Ireland start with the toughest of challenges against the Netherlands

Ayeisha McFerran: ‘We don’t go into any game thinking we’re going to lose it’

UCD’s Michelle Carey could make her Ireland debut in the opener against the Netherlands in Amsterdam. Photograph:    Stephen Hamilton/Inpho/Presseye

UCD’s Michelle Carey could make her Ireland debut in the opener against the Netherlands in Amsterdam. Photograph: Stephen Hamilton/Inpho/Presseye

 

There isn’t a player in Ireland unaware of the magnitude of the challenge the Irish women face in their first match of the European Championships in Amsterdam against host side Netherlands (2.30pm Irish time, Live RTÉ 2)

The Dutch are not just the best side in world hockey but one that has dominated the position for the last four years. For Ireland’s part, they have not beaten the Netherlands since 1963, long before the first Euro Hockey championships came into being.

The last time the sides met was at the 2018 World Cup final in London, where six goals went one way against Ireland, the Dutch emerging as worthy world champions.

Since then, Ireland have changed up the 18-player squad with 13 of the world silver-medal winning panel travelling to the Wagener Stadium. Deirdre Duke, a World Cup veteran, comes in as a late call-up with Sarah Torrans missing out on her first ranking tournament through injury.

The Dutch have lost just one fixture of any kind since London and also picked up the 2017 and 2019 European titles, which means they are now looking for three in a row. Of the 14 editions of the championships played since the first in Lille in 1984, the Dutch have won 10.

But Ireland are living in a new era of confidence and ambition after their World Cup run and beating Canada in 2019 to qualify for the summer Olympic Games for the first time.

“We are very driven and we don’t go into any game thinking we’re going to lose it,” said Ayeisha McFerran, twice a nominee for world goalkeeper of the year. “We’re not about that. Over the past couple of years, we’ve really developed so we never think ‘let’s keep the score down’.

“As an Irish team, we wanted to flip that mindset and go forward. We want to move up a ranking in the world and the only way to do that is by winning medals. First, though, we need to put in performances, myself included.”

The Irish side have also pointed to the better access they have to training facilities in Abbotstown, where the team is based, with fitness levels better than they have ever been.

Ireland will also meet the Dutch in the first match of the championships, whereas at the World Cup three years ago, it was in the final game, a place the team had never been before. There was an aspect of running out of road in London. Fresh legs they expect will count for something.

There are three World Cup places available and also four direct qualification spots for the 2023 European Championships, which moves to a new format after this event. Both of those ambitions would be likely achieved by Ireland with a first ever run to the semi-finals.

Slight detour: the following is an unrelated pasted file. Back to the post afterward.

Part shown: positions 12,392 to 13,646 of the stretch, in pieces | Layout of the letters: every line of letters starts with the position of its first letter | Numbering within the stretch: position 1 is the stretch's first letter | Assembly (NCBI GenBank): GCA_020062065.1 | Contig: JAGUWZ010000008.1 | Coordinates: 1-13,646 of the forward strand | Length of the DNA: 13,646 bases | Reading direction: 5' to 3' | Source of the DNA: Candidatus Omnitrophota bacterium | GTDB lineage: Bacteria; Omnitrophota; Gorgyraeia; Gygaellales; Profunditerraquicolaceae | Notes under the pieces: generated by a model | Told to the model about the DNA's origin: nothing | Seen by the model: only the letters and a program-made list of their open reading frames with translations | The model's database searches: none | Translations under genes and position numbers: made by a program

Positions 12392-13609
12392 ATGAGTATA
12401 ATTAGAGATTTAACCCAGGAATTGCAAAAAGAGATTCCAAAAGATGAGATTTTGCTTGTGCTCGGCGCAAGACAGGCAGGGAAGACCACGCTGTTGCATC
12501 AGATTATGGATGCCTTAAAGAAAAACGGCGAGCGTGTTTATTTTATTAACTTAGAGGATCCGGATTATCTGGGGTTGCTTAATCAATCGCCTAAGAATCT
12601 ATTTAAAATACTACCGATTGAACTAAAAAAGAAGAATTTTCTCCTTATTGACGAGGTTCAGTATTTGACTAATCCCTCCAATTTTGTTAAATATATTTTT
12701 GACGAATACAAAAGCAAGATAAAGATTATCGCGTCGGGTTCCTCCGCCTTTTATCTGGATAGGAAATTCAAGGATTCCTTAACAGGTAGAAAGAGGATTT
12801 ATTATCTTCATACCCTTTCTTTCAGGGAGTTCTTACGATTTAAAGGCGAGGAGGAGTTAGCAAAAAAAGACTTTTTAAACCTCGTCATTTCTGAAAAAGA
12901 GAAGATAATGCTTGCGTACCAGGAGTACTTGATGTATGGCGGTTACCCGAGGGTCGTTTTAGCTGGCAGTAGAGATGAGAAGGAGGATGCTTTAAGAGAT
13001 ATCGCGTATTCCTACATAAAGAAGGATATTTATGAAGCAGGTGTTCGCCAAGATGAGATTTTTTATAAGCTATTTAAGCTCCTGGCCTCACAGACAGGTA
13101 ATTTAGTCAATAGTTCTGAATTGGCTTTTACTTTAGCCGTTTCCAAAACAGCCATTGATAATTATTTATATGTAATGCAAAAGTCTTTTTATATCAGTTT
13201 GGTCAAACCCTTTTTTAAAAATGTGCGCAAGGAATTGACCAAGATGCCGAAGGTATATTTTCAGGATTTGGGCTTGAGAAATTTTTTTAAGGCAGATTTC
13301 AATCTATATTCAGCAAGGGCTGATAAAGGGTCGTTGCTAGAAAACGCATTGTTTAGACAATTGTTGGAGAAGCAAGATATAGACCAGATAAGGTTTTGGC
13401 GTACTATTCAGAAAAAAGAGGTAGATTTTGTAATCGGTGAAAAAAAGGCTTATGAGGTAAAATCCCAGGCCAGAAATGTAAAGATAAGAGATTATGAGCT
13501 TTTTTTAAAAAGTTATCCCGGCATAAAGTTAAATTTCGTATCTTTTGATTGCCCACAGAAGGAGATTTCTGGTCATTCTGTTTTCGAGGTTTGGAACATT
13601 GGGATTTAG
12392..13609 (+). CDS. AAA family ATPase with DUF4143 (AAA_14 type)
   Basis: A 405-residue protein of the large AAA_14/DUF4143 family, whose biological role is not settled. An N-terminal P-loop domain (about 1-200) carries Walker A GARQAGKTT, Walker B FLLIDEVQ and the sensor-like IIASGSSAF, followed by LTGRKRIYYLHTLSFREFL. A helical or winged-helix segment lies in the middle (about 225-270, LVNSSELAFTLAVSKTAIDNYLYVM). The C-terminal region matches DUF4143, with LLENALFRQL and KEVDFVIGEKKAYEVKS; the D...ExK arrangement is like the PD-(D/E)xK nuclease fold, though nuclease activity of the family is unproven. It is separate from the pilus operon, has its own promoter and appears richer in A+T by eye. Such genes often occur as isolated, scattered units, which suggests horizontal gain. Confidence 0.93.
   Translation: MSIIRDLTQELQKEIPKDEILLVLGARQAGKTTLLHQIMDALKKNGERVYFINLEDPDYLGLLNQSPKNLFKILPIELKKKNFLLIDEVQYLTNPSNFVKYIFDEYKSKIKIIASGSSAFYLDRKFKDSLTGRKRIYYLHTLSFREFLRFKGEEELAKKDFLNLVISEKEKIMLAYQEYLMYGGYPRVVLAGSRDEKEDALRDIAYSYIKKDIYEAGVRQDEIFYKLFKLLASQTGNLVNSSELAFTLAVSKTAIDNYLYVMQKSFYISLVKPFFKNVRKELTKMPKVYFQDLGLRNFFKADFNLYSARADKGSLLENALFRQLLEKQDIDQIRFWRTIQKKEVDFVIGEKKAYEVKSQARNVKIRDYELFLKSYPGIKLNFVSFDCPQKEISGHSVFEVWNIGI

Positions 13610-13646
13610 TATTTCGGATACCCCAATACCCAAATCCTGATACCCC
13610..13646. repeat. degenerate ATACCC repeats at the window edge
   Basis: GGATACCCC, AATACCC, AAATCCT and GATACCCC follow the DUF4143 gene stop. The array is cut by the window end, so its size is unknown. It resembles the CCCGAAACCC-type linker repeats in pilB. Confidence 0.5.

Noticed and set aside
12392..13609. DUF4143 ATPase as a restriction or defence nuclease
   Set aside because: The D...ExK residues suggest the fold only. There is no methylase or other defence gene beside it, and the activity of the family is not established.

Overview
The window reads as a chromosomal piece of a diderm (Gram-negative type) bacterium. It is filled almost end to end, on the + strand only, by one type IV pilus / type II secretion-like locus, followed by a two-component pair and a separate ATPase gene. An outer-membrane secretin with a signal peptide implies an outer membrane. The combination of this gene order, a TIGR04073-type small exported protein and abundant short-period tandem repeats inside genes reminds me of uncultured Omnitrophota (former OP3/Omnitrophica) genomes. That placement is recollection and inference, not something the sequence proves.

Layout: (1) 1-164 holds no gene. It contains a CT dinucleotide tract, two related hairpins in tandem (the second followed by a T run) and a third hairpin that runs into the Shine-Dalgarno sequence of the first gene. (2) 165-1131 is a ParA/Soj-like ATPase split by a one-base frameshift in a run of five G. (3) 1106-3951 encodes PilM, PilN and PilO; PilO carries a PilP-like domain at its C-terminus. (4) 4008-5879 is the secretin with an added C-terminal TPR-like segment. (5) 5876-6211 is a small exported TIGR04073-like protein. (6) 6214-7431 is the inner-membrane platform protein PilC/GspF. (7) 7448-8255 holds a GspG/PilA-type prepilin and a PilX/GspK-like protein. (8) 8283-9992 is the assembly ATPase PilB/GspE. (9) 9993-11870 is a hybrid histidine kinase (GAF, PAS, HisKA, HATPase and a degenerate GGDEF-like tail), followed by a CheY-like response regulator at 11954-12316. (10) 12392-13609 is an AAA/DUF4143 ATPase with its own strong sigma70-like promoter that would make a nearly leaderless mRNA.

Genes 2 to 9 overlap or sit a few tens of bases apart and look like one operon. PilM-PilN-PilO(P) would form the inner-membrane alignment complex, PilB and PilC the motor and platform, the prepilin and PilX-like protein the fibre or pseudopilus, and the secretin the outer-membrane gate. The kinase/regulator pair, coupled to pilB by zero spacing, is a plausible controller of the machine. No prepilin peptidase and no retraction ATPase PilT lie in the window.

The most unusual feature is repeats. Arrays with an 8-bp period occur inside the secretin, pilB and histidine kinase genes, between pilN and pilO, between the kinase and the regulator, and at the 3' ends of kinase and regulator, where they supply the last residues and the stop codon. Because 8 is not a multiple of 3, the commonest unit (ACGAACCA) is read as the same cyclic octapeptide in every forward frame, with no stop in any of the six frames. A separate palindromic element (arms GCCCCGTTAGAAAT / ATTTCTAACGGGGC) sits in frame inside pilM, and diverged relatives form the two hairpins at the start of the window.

A pragmatic take would be to focus on the second and third games in the pool against Scotland and Spain, two sides Ireland have beaten this year as part of their build-up.

A win against Scotland on Monday is a must before the tougher challenge of Spain arrives on Wednesday. The winner of that match is likely to finish second in the pool and secure a semi-final spot. Spain, ranked seventh in the world to Ireland’s eighth, won the bronze medal at the 2018 World Cup.

UCD’s Michelle Carey is expected to gain her first international cap, while her Belfield team-mate, Hannah McLoughlin, although capped 14 times ,will make her ranking tournament debut. Shirley McCay, at the other end of an outstanding career with 306 caps, plays in her eighth and final European Championships.

Ireland squad

Ayeisha McFerran (SV Kampong, 100 caps) – GK, Lizzie Murphy (Loreto, 13) – GK, Michelle Carey (UCD, 0), Naomi Carroll (Catholic Institute, 111), Lizzie Colvin (Belfast Harlequins, 196), Nicci Daly (Loreto, 189), Nikki Evans (Old Alex, 198), Megan Frazer (Belfast Harlequins, 136), Sarah Hawkshaw (Railway Union, 33), Hannah Matthews (Loreto, 147), Shirley McCay (Pegasus, 306), Hannah McLoughlin (UCD, 14), Katie Mullan (Ballymoney, 193) – capt, Anna O’Flanagan (Muckross, 207) – vice-capt, Lena Tice (Old Alex, 109), Róisín Upton (Catholic Institute, 76), Chloe Watkins (Monkstown, 226), Deirdre Duke (Old Alex, 141).
Travelling reserves: Sarah McAuley (Muckross, 0), Zara Malseed (Ards, 0)

Fixtures (all times Irish)
Saturday, June 5th:
Ireland v Netherlands, 2.30pm
Monday, June 7th: Ireland v Scotland, 11.30am
Wednesday, June 9th: Ireland v Spain, 11.30am
Friday, June 11th: Semi-finals/relegation pool
Saturday/Sunday, June 12th/13th: Medal matches/relegation pool

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